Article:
Michigan House of Representatives District 18

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Michigan House of Representatives District 18
Current incumbentSarah Roberts Democratic Party
Gender52.5% Female, 47.5% Male
Race75.8% White, 17.2% Black, 3.0% Asian, 2.4% Two or More Races, 1.1% Other, 0.5% Native American
Ethnicity96.2% Non-Hispanic, 3.8% Hispanic
Next electionNovember 4, 2014
Michigan's eighteenth state house district is held by Democratic Representative Sarah Roberts.

As of the 2010 census, a total of 84,125 civilians reside within Michigan's eighteenth state house district.[1] Michigan state representatives represent an average of 89,851 residents.[2] After the 2000 Census, each member represented 90,349 residents.[3]

About the office

Members of the Michigan House of Representatives serve two-year terms with term limits.[4] Michigan legislators assume office the at noon on first day of January.


Section 7 of Article 4 of the Michigan Constitution states, "Each senator and representative must be a citizen of the United States, at least 21 years of age, and an elector of the district he represents. The removal of his domicile from the district shall be deemed a vacation of the office. No person who has been convicted of subversion or who has within the preceding 20 years been convicted of a felony involving a breach of public trust shall be eligible for either house of the legislature."


See also: Comparison of state legislative salaries

As of 2013, members of the Michigan Legislature are paid $71,685/year. Legislators can use up to $10,800/year for expenses.[5]

Term limits

See also: State legislatures with term limits

The Michigan legislature is one of 15 state legislatures with term limits. Voters enacted the Michigan Term Limits Act in 1992. That initiative said that Michigan representatives are subject to term limits of no more than three two-year terms, or a total of six years.[4]

The first year that the term limits enacted in 1992 impacted the ability of incumbents to run for office was in 2002.


See also: How vacancies are filled in state legislatures

Whenever a vacancy occurs in the house, it is up to the Governor to call for a special election. A special election must be held during the next scheduled general election.[6] If the vacancy happened after the statewide primary, leaders of the respective party organizations within the Senate district can submit a list of nominees to be voted on by party leadership. A vote must be held no later than 21 days after the vacancy.[7]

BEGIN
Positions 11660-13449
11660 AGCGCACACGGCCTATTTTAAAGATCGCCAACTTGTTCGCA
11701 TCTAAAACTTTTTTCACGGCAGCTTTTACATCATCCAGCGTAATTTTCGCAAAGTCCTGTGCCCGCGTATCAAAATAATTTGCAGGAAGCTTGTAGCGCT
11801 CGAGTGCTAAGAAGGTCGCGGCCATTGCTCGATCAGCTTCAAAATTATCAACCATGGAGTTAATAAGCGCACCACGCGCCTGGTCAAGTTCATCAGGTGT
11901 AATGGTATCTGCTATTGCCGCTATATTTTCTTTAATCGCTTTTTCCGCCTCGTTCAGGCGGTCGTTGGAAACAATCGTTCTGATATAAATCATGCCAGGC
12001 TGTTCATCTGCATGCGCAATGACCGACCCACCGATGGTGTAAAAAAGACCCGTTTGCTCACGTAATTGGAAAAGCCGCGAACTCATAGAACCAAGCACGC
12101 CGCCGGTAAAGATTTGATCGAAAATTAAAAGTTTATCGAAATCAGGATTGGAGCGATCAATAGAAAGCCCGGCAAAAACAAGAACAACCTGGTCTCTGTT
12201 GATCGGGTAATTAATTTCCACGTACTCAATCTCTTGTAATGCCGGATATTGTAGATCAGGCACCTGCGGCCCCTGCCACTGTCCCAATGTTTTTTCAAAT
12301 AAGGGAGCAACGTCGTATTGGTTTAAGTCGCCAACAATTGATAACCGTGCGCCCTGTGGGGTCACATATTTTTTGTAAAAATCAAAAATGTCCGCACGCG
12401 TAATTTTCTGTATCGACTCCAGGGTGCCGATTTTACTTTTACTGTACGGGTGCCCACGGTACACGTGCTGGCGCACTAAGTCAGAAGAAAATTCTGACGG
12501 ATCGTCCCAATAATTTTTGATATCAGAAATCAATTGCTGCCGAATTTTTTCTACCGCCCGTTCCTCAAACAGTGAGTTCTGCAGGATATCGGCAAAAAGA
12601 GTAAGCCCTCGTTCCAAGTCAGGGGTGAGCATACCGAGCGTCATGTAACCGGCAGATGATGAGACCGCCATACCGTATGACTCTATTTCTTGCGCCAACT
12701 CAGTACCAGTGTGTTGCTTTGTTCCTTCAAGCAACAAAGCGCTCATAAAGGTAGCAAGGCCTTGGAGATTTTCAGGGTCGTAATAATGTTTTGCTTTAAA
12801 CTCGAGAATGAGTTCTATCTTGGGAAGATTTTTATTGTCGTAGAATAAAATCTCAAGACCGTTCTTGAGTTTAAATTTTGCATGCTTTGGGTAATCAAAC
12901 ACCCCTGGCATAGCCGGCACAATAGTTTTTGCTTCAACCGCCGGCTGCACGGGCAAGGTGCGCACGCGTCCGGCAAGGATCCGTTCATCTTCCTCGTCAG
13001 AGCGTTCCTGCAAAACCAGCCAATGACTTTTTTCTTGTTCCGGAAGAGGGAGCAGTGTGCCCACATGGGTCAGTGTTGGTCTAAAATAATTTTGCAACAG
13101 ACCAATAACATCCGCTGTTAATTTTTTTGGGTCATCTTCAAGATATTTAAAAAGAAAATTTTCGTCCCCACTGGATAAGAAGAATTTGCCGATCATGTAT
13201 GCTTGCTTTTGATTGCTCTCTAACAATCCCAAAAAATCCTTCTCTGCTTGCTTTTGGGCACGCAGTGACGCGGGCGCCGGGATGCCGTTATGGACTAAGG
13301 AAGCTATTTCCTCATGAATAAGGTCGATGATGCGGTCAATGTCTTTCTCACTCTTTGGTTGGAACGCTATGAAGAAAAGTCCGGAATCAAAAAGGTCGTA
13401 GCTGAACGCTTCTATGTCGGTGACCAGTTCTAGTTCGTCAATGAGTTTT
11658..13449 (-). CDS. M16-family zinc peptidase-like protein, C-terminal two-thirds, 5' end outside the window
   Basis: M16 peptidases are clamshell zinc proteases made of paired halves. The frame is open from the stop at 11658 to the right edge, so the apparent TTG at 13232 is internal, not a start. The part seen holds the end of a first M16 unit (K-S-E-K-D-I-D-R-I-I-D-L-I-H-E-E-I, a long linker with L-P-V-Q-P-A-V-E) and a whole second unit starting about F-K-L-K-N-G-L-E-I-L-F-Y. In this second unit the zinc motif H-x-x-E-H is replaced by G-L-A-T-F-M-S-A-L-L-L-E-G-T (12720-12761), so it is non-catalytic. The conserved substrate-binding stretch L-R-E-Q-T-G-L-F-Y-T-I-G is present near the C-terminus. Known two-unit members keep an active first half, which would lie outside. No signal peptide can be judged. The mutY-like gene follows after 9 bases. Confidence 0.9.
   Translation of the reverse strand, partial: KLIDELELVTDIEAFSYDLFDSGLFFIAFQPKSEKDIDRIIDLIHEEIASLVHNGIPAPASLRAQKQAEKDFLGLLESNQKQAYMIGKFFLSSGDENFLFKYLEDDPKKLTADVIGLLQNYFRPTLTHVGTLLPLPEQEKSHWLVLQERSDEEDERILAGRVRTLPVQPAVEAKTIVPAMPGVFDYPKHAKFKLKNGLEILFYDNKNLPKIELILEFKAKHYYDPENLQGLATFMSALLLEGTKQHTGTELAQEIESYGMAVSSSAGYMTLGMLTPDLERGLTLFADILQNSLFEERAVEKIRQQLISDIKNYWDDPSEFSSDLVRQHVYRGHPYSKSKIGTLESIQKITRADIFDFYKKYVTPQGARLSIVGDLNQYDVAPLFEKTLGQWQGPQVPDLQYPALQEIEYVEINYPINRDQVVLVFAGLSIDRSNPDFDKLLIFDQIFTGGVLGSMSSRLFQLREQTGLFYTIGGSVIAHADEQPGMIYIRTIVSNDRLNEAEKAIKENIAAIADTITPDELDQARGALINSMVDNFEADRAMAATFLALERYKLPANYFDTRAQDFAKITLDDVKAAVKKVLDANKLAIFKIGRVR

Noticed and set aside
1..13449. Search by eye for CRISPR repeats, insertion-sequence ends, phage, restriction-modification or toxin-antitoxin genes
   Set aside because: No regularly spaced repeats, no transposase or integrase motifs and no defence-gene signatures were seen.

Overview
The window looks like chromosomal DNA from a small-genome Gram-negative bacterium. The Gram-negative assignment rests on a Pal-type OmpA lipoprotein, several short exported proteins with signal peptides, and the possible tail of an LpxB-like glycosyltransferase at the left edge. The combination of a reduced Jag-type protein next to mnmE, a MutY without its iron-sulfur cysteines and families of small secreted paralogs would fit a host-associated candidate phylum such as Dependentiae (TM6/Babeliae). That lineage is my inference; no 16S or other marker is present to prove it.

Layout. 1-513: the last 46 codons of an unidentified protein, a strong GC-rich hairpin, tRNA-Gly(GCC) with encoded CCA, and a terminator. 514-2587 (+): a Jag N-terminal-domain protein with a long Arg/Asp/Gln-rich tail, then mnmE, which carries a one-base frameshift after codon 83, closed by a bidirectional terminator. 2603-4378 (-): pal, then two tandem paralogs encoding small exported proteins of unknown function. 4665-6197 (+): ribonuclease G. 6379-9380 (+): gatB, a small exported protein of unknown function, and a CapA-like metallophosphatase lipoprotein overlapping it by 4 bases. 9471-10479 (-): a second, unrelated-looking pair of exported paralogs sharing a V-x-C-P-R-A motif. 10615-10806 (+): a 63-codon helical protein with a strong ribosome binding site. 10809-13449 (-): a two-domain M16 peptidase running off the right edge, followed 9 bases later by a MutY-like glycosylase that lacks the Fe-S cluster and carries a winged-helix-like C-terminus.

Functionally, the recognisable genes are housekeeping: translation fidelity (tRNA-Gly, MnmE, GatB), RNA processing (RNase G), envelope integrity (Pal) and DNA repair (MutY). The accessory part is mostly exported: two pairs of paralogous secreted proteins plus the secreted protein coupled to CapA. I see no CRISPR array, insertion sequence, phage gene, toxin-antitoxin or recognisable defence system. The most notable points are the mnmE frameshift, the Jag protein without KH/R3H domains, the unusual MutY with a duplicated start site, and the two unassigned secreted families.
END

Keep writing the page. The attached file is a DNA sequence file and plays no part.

See also: Michigan House of Representatives elections, 2012

Elections for the office of Michigan House of Representatives consisted of a primary election on August 7, 2012 and a general election on November 6, 2012. The signature-filing deadline for major party candidates wishing to run in this election was May 15, 2012. The deadline for independent candidates was July 19, 2012. The deadline for write-in candidates was July 27, 2012.[8] Sarah Roberts (D) defeated Candice Rusie (R) and Daniel Flamand (L) in the general election. Roberts defeated Phillip A. DiMaria, John M. Maynard and Patrick Biange in the Democratic primary. Rusie was unopposed in the Republican primary.[9][10]

Michigan House of Representatives, District 18, General Election, 2012
Party Candidate Vote % Votes
     Democratic Green check mark transparent.pngSarah Roberts 63.5% 29,438
     Republican Candice Rusie 33.8% 15,671
     Libertarian Daniel Flamand 2.6% 1,223
Total Votes 46,332
Michigan House of Representatives, District 18 Democratic Primary, 2012
Candidate Vote % Votes
Green check mark transparent.pngSarah Roberts 74.3% 6,530
Phillip DiMaria 15.2% 1,340
John Maynard 7.4% 650
Patrick Biange 3% 267
Total Votes 8,787

Campaign contributions

Since 2000, candidates for Maryland State House District 18 have raised a total of $469,033. Candidates who raised money in contributions earned $18,761 on average. All figures come from Follow the Money.

Campaign contributions, Maryland State House District 18
Year Amount Candidates Average
2012 $89,780 6 $14,963
2010 $71,776 3 $23,925
2008 $31,937 2 $15,969
2006 $81,647 5 $16,329
2004 $32,445 3 $10,815
2002 $47,860 4 $11,965
2000 $113,588 2 $56,794
Total $469,033 25 $18,761

See also

External links